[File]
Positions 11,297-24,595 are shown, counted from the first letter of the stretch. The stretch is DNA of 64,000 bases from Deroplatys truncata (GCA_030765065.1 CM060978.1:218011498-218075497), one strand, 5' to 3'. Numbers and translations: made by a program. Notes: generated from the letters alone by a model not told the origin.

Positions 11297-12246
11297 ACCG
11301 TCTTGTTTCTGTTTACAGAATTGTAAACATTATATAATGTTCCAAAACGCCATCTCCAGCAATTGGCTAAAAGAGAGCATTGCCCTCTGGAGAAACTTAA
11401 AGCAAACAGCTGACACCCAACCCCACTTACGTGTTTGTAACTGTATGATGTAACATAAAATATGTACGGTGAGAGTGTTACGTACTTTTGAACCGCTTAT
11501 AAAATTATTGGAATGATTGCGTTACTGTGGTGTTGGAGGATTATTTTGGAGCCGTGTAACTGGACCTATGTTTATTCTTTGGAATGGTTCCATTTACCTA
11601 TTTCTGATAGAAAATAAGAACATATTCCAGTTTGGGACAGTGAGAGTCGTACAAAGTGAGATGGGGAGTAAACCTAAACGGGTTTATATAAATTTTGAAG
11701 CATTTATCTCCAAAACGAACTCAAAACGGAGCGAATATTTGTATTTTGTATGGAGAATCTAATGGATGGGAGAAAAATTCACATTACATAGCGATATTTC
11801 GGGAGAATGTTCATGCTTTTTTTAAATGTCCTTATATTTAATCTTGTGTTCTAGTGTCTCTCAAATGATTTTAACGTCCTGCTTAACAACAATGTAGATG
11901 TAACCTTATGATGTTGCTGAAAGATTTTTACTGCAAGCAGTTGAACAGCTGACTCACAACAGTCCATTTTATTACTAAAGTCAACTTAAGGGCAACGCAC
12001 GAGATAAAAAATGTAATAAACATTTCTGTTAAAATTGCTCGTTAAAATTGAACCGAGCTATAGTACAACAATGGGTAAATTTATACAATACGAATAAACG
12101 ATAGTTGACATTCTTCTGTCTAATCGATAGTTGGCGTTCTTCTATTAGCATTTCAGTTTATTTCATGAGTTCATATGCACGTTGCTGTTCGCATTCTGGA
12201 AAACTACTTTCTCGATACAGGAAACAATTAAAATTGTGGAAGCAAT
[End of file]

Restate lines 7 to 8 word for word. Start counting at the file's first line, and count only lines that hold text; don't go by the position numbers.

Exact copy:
11601 TTTCTGATAGAAAATAAGAACATATTCCAGTTTGGGACAGTGAGAGTCGTACAAAGTGAGATGGGGAGTAAACCTAAACGGGTTTATATAAATTTTGAAG
11701 CATTTATCTCCAAAACGAACTCAAAACGGAGCGAATATTTGTATTTTGTATGGAGAATCTAATGGATGGGAGAAAAATTCACATTACATAGCGATATTTC